When viewing today’s market backdrop through the lens of reality, portfolio diversification is more important than ever in attempting to protect against loss and capitalize on opportunity. A portfolio that is focused heavily in the stock market is likely too concentrated in the current environment, even if these stock exposures are diversified across size, style and region. For example, if the market enters into a new crisis phase, stock portfolio diversification across growth/value, large/small, domestic/international will simply not be enough, as virtually all stock categories will likely get pulled sharply lower. This is a crude reality that is still all too fresh in the minds of many investors from just a few years ago.

Instead, locking in healthy gains and reallocating out of stocks into other asset classes would offer meaningful value in protecting against risk and ideally providing a more consistently positive returns experience. If a new crisis phase were to erupt, asset class categories such as U.S. Treasuries, gold and non-financial preferred stocks could be expected to perform well in such an environment. Even without a crisis but with the market simply adjusting to the realities associated with the end of QE2 and the weakening economy, each of these three categories as well as investment grade corporate bonds and high quality defensive stocks including consumer staples and utilities should all be expected to perform well. And depending on the severity of the situation at any given point in time, reallocating to cash may also have merit. After all, stepping aside for a near zero rate of return is always meaningfully better than enduring a double-digit decline.

One additional point that is worth mentioning – preparing for the potential realities in a 401k plan can be particularly complex right now for several reasons. First, the mutual fund menus found in most 401k plans are often heavily biased to stocks. As a result, investors may feel diversified because they own several stock funds when in reality they are quite concentrated in a single asset class in stocks. In addition, it is often more challenging to fine tune your exposures both across and within asset classes given the limited fund offerings available in most 401k programs. Also, the desire to move to cash in a 401k plan may be complicated by the fact that “cash” is actually a money market fund that might be exposed to risks associated with the mounting crisis in Europe. Thus, it may not be as simple as just moving to “cash” in your 401k in trying to move to the sidelines. I will be checking back soon with some baseline strategies for how one might reallocate a 401k in order to try and protect against prevailing market risks.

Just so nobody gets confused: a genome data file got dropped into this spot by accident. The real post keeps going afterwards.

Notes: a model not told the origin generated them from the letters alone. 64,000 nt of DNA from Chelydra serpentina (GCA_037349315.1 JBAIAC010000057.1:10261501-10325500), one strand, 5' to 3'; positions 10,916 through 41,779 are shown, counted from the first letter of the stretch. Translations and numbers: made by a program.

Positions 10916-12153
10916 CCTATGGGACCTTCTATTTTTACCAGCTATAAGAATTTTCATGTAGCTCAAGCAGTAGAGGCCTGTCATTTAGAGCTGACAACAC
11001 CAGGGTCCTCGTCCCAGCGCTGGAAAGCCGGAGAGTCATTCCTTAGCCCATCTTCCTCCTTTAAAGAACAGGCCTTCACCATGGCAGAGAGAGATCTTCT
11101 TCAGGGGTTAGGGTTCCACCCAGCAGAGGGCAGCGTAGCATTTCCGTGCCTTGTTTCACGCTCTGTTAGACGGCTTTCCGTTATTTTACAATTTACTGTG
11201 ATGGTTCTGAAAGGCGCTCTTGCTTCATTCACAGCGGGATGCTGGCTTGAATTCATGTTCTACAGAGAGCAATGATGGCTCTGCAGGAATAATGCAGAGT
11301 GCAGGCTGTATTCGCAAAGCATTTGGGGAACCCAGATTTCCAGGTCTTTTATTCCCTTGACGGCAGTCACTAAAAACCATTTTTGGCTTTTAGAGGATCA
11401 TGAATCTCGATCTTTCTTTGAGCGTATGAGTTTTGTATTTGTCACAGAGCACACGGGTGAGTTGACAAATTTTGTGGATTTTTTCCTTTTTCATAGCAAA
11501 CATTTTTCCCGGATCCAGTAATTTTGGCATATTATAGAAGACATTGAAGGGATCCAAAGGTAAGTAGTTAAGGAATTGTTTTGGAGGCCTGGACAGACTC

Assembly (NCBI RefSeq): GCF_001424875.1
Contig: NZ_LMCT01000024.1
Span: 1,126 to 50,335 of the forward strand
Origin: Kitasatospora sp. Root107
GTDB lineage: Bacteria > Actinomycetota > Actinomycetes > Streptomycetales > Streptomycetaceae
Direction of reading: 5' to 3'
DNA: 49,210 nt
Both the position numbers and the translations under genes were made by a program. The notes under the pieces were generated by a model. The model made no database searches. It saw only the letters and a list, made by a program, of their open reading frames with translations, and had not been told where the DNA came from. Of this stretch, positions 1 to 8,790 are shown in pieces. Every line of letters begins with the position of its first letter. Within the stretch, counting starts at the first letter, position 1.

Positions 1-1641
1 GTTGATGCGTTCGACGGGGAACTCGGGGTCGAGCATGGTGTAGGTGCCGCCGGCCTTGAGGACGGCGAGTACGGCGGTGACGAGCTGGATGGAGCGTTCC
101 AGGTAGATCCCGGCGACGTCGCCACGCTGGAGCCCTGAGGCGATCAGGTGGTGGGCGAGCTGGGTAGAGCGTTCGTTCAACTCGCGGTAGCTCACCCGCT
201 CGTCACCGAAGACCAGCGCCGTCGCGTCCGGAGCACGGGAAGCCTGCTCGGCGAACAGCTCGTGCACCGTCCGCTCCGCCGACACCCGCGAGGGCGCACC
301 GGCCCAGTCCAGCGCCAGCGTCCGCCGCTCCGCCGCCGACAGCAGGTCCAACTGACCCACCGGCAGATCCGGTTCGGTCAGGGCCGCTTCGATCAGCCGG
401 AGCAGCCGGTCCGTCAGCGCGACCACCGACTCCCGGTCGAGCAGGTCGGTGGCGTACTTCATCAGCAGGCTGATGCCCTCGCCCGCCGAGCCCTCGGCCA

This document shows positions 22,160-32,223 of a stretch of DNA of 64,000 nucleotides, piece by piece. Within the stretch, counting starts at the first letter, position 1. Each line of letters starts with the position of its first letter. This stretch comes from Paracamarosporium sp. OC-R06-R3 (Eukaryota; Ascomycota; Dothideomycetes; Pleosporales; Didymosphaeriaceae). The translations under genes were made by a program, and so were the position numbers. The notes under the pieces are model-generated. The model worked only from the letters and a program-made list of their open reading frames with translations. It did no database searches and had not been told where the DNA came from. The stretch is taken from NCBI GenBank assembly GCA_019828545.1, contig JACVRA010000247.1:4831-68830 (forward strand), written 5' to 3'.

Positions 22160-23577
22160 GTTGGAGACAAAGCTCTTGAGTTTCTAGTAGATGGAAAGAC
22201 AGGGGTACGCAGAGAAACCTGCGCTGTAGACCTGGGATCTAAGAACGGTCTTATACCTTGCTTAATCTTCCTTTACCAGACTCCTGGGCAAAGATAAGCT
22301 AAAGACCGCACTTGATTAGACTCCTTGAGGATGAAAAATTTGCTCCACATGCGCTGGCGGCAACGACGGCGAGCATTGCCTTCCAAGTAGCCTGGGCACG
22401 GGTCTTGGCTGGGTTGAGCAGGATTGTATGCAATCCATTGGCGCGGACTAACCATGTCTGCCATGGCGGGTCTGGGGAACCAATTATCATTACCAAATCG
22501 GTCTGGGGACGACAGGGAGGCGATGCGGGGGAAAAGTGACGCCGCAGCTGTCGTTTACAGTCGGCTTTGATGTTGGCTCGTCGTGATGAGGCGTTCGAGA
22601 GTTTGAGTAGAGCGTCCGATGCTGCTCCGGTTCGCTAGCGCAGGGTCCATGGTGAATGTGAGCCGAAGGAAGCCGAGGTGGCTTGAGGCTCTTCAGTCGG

Of course, despite all of the prevailing reality risks today, the fantasy may continue for some time and the stock market may continue to elevate to new post crisis highs. But it is worthwhile if nothing else to consider using this opportunity to reallocate stock gains and diversify across asset classes in the event that the hangover of reality were to finally set in.

Disclosure: I am long GLD, LQD, ALM, FGE, XCJ, DRU, IEI, IEF, TLT, LNT, WR, PG, CL, CLX, KMB.

Disclaimer: This post is for information purposes only. There are risks involved with investing including loss of principal. Gerring Wealth Management (GWM) makes no explicit or implicit guarantee with respect to performance or the outcome of any investment or projections made by GWM. There is no guarantee that the goals of the strategies discussed by GWM will be met.

Source: Time to Move to Cash?